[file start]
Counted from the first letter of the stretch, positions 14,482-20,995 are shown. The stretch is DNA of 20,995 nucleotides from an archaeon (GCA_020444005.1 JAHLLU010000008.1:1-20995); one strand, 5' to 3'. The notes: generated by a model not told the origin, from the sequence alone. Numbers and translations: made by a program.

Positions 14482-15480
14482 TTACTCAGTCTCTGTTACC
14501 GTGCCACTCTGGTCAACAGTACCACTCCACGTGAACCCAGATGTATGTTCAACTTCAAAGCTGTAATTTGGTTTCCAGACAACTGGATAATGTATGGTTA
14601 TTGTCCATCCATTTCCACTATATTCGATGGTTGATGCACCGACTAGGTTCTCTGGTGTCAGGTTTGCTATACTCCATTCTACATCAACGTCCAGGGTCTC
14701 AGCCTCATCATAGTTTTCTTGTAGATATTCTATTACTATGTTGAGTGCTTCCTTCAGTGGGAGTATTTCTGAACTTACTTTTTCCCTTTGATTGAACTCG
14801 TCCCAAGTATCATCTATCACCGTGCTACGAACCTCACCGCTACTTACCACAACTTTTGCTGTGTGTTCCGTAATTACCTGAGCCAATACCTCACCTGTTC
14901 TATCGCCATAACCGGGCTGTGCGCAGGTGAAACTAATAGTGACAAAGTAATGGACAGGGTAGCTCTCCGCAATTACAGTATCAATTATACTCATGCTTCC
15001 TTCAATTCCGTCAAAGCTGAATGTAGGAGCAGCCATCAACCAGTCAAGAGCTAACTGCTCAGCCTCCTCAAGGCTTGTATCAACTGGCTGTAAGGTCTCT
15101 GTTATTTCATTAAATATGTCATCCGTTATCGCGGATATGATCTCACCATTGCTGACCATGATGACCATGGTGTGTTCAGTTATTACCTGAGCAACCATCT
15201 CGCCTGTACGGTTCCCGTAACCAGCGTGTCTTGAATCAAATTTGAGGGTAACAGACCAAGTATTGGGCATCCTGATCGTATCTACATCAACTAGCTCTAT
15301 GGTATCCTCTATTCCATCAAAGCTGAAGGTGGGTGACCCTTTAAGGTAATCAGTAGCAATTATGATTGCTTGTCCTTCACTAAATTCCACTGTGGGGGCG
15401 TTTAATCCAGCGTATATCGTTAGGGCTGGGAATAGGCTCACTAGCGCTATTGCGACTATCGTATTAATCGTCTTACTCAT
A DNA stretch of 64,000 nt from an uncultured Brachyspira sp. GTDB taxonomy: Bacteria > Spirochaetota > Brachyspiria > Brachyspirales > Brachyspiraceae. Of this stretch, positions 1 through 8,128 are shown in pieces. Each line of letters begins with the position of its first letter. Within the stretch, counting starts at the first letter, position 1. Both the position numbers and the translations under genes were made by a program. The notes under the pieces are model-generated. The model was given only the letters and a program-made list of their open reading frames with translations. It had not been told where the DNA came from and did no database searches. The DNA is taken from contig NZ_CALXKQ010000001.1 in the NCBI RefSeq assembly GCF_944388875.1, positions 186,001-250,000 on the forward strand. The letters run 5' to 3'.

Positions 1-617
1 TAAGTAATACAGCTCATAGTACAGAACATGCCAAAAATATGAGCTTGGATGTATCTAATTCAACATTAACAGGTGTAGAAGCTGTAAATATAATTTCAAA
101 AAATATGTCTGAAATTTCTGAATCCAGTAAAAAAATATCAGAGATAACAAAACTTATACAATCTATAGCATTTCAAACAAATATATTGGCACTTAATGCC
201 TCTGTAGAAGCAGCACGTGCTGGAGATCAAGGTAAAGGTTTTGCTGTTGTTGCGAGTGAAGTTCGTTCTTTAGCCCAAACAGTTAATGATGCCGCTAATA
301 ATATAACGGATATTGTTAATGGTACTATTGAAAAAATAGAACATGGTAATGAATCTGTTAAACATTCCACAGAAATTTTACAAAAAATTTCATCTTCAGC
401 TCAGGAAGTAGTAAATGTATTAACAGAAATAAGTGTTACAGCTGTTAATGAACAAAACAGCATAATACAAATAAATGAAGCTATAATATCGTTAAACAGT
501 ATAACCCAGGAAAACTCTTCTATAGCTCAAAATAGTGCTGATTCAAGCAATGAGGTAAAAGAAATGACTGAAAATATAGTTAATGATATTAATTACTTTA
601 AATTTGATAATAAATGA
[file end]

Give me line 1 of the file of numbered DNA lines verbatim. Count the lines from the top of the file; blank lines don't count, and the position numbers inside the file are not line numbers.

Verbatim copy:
Counted from the first letter of the stretch, positions 14,482-20,995 are shown. The stretch is DNA of 20,995 nucleotides from an archaeon (GCA_020444005.1 JAHLLU010000008.1:1-20995); one strand, 5' to 3'. The notes: generated by a model not told the origin, from the sequence alone. Numbers and translations: made by a program.